Statistics for the nation as a whole say that adjustable-rate mortgages are out of favor with borrowers these days.
According to the Federal Housing Finance Board, adjustables accounted for just 23% of mortgages closed in the second quarter.
But that doesn't tell the whole story, because there are significant regional differences in consumer preference for ARMs.
In Honolulu, for example, two-thirds of all second-quarter closings were ARMs, and the number was even higher in the first quarter, 84%.
At the other extreme, folks in Salt Lake City utterly turned up their noses at adjustables, which accounted for only 4% of the market there in the second quarter, down from 10% in the first quarter. In the third quarter of 1992, no adjustable-rate loans were recorded.
One doesn't have to look very far, though, for at least a partial explanation of this peculiar regional pattern.
Honolulu also had the highest average home purchase price in the 50 states, about $287,000 in the second half. The lower-rate adjustables make the large monthly mortgage payments easier to handle.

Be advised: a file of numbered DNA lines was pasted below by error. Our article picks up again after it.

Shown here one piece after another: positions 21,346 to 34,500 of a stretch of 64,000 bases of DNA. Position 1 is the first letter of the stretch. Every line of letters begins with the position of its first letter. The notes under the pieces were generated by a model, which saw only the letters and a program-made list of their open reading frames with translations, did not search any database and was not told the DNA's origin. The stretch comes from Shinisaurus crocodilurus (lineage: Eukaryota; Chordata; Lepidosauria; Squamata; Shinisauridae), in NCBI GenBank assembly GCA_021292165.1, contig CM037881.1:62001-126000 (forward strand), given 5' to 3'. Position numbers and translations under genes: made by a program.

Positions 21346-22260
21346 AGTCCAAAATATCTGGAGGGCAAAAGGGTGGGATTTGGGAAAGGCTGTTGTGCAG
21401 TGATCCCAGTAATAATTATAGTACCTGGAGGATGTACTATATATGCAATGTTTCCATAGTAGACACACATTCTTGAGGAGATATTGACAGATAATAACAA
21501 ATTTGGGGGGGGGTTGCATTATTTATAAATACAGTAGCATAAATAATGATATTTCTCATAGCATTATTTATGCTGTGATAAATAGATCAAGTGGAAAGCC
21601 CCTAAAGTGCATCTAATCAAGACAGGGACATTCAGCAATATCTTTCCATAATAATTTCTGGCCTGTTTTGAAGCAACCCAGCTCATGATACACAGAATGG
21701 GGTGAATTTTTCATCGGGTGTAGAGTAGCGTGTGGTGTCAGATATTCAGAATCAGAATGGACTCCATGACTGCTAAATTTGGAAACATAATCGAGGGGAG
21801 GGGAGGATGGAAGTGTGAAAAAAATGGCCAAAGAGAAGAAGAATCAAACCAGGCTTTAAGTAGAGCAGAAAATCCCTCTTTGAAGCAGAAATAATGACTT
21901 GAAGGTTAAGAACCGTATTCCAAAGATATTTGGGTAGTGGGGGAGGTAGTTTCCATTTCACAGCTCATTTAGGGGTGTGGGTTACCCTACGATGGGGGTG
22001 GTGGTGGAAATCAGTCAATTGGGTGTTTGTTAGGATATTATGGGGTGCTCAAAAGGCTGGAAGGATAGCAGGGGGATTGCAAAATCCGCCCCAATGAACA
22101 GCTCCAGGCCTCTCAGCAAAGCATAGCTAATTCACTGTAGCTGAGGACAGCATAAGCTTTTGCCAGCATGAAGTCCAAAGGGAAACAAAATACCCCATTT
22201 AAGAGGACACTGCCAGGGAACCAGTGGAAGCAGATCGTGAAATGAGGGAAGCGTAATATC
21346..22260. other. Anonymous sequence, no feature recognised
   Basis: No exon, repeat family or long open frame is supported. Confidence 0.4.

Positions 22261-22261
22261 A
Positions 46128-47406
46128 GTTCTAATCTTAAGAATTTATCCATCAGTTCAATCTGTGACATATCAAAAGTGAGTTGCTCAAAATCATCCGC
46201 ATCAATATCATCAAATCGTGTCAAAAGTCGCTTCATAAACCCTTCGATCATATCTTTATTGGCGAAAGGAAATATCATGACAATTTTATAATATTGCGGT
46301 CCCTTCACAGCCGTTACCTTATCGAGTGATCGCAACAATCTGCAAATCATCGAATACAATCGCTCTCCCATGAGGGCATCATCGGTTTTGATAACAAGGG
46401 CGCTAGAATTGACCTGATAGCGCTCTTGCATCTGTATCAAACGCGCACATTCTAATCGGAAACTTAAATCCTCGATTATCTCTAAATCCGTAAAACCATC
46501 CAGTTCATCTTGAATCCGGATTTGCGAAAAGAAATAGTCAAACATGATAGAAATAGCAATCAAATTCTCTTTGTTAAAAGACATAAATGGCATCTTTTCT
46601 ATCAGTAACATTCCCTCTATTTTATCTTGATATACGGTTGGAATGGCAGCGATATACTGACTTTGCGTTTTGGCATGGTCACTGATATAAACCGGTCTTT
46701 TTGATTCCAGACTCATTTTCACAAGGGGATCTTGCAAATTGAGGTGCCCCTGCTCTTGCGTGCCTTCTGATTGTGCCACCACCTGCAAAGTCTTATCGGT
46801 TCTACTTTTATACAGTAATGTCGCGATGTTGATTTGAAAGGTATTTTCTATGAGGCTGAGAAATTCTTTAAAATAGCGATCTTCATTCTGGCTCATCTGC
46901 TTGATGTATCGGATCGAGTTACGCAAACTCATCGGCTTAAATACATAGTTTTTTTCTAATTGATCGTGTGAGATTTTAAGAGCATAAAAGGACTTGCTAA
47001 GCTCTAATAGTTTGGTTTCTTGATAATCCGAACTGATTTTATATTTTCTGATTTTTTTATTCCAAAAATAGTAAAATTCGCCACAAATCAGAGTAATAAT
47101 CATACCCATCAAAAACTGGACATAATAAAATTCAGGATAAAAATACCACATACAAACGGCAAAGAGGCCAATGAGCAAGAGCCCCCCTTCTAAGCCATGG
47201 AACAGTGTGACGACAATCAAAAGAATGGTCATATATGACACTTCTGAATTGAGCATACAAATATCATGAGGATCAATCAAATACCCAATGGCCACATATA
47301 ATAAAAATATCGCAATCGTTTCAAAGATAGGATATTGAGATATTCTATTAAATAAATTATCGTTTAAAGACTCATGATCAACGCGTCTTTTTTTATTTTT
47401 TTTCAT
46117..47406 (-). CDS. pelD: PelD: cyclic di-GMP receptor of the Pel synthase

But there is also a regional pattern, with ARMS having the most popularity on the West Coast, where thrifts, which prefer to write adjustables, are still a major marketing force.
Shaking Up the Credit Markets
To the public, the weekly index of mortgage applications compiled by the Mortgage Bankers Association may seem like a fairly obscure number.
But that number apparently shook up the credit markets for a time last week.
As shown in the table above, the MBA's refi index surged to an all-time high. This alarmed investors in mortgage-backed bonds, who feared an acceleration of prepayments that would diminish the value of their holdings.
Even recently issued bonds with the lowest interest coupons appear to be vulnerable to prepayment. Many lenders report their customers are refinancing to save as little as 75 basis points as the refi process gets easier, more efficient, and less expensive.